‘History Speaks:’ Justice Ketanji Brown Jackson Blasts Supreme Court Ruling Against Affirmative Action

by Xara Aziz
Anadolu Agency

Supreme Court Justice Ketanji Brown Jackson denounced the decision of her colleagues who voted that race can no longer be considered a factor in college admissions.

In a note she wrote to the Supreme Court, she criticized the majority for “turning back the clock” on affirmative action.

“With let-them-eat-cake obliviousness, today, the majority pulls the ripcord and announces ‘colorblindness for all’ by legal fiat,” Jackson wrote in a dissent to the court ruling Thursday.

“But deeming race irrelevant in law does not make it so in life,” she added. “History speaks. In some form, it can be heard forever. The race-based gaps that first developed centuries ago are echoes from the past that still exist today. By all accounts, they are still stark.”

Jackson, the first Black woman to sit on the bench and the high court’s newest justice, who was nominated by President Joe Biden, accused the six-member conservative majority of disregarding the country’s flawed history of racial discrimination while also restricting progress academic institutions are trying to make to tackle those social tribulations.

“No one benefits from ignorance. Although formal race-linked legal barriers are gone, race still matters to the lived experiences of all Americans in innumerable ways, and today’s ruling makes things worse, not better,” Jackson wrote.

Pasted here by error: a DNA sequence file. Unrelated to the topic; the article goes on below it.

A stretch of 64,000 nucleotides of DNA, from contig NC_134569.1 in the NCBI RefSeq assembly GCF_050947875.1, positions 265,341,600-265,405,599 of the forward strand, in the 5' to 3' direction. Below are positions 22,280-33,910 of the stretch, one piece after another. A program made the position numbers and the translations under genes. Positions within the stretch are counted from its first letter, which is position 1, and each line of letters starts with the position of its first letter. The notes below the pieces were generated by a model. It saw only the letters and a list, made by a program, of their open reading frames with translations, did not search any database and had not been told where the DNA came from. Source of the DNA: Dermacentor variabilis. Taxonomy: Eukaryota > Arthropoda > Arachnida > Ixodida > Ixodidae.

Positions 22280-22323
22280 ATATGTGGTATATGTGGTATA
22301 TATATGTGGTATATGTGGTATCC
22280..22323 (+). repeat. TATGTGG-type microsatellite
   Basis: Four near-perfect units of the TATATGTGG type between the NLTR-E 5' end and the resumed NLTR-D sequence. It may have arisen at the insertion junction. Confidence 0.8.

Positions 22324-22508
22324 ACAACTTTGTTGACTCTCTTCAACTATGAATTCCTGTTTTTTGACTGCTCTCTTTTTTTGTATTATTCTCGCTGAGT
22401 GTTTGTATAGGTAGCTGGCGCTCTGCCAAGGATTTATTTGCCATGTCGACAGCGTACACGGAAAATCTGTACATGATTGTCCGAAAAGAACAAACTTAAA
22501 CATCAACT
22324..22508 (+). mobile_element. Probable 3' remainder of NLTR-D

“The best that can be said of the majority’s perspective is that it proceeds (ostrich-like) from the hope that preventing consideration of race will end racism. But if that is its motivation, the majority proceeds in vain,” she continued. “If the colleges of this country are required to ignore a thing that matters, it will not just go away. It will take longer for racism to leave us. And, ultimately, ignoring race just makes it matter more.”

Meanwhile, Vice President Kamala Harris said at the Global Black Economic Forum in New Orleans Thursday that it would behoove everyone to read Brown’s dissent.

“I encourage you to read it because she is a beautiful writer who is compelled by logic and a knowledge of history and a clarity of thinking about where we have been as a country and where we have the potential to go,” said the first Black woman in the U.S. to serve as VP. “It is a complete misnomer to suggest this is about [being] colorblind when in fact, it is about being blind to history.”

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